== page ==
Visual crowding is the disruptive effect of “clutter” on our ability to recognise objects, despite their being identifiable in isolation. This effect is particularly strong in our peripheral vision, making crowding the fundamental limit on over 95% of the visual field. Understanding crowding will thus reveal much about how we recognise objects, as well as how to present information to those who rely on peripheral vision (e.g. macular degeneration) and those with elevated crowding (e.g. amblyopia).
The dominant view of crowding is as an excessive integration of object features that simplifies the crowded region into efficiently processed texture. A key assumption here is that the position of objects is lost – otherwise, the true features would be seen in their true locations. This is, however, inconsistent with the high positional specificity of crowding: its magnitude relies strongly on the position of objects, both in relation to one another (more crowding for adjacent objects) and across the visual field (more crowding peripherally). In addition, while crowding affects object identities, it rarely fills the spaces in between. Simple feature integration would not retain this specificity. We call this discrepancy between gross object position and the position of their features “the paradox of position” in crowding.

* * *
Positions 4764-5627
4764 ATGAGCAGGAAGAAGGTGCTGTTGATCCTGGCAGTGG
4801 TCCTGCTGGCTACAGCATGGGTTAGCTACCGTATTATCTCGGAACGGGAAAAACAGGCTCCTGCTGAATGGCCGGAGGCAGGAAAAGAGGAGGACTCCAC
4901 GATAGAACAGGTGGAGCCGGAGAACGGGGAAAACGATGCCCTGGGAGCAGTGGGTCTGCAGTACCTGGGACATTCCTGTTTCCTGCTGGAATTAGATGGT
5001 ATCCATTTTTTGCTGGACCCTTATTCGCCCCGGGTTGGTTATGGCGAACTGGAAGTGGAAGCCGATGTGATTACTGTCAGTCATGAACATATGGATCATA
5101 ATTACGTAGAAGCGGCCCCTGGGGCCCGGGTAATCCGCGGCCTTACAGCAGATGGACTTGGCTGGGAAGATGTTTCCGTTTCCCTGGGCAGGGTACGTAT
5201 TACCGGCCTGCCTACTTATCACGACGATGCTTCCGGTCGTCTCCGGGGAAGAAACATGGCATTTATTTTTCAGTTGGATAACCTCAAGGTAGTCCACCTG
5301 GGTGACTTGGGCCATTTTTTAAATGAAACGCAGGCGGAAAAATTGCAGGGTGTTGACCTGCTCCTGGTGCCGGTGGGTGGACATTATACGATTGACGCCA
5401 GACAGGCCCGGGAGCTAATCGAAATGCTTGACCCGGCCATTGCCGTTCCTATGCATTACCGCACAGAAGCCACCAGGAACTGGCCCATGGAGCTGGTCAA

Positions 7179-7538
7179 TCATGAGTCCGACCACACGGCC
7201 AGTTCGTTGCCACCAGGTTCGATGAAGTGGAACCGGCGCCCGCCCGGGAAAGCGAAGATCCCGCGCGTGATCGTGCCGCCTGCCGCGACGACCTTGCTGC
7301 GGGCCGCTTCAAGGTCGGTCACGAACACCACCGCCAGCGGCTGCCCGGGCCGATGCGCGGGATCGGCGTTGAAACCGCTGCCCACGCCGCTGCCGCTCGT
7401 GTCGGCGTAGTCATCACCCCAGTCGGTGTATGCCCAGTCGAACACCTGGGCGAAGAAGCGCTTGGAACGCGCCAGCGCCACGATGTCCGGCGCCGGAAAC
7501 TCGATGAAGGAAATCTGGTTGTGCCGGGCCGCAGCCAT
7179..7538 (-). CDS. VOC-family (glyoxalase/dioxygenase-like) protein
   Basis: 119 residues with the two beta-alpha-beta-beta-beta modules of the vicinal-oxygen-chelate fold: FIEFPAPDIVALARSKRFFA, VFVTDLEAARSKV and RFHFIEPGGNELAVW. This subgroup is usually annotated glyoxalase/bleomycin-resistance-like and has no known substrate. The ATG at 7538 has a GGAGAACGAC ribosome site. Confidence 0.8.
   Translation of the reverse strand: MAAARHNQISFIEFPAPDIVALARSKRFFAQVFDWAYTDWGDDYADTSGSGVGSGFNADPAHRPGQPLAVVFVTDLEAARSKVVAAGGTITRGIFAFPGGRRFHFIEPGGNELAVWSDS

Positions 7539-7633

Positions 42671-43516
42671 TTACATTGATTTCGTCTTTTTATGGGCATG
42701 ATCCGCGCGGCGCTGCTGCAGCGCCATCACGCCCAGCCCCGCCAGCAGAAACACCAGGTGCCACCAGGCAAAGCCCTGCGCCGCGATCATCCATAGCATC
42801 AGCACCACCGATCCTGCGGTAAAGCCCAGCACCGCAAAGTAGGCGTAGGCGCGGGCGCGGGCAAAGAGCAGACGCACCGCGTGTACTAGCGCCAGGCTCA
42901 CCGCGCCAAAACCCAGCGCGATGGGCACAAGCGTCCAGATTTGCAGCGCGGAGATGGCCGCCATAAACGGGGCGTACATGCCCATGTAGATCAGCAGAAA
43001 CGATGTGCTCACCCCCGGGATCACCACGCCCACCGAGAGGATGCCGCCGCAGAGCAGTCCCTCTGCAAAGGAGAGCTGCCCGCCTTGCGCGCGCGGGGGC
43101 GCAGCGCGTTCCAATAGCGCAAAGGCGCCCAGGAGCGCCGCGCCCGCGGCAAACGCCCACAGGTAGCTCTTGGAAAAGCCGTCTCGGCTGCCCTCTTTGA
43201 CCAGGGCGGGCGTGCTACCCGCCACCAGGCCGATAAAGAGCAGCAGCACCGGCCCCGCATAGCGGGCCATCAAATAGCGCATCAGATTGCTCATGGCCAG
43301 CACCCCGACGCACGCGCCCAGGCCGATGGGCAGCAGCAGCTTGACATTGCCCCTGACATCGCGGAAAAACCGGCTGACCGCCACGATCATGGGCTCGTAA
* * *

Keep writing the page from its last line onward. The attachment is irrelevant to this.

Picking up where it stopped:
Our psychophysical experiments and computational modeling will examine this hitherto unexplored aspect of crowding in two key ways. The first will delineate the circumstances where position encoding is reliable and where it breaks down. The second will examine the rules that govern “what goes where” by manipulating aspects of the stimuli likely to influence this process (e.g. spatial frequency and border ownership). The outcome will be an insight into both the mechanisms of crowding, a key process in vision, and the way that object identities are tied to positions, a key issue of the ‘binding problem’ in object recognition more generally.
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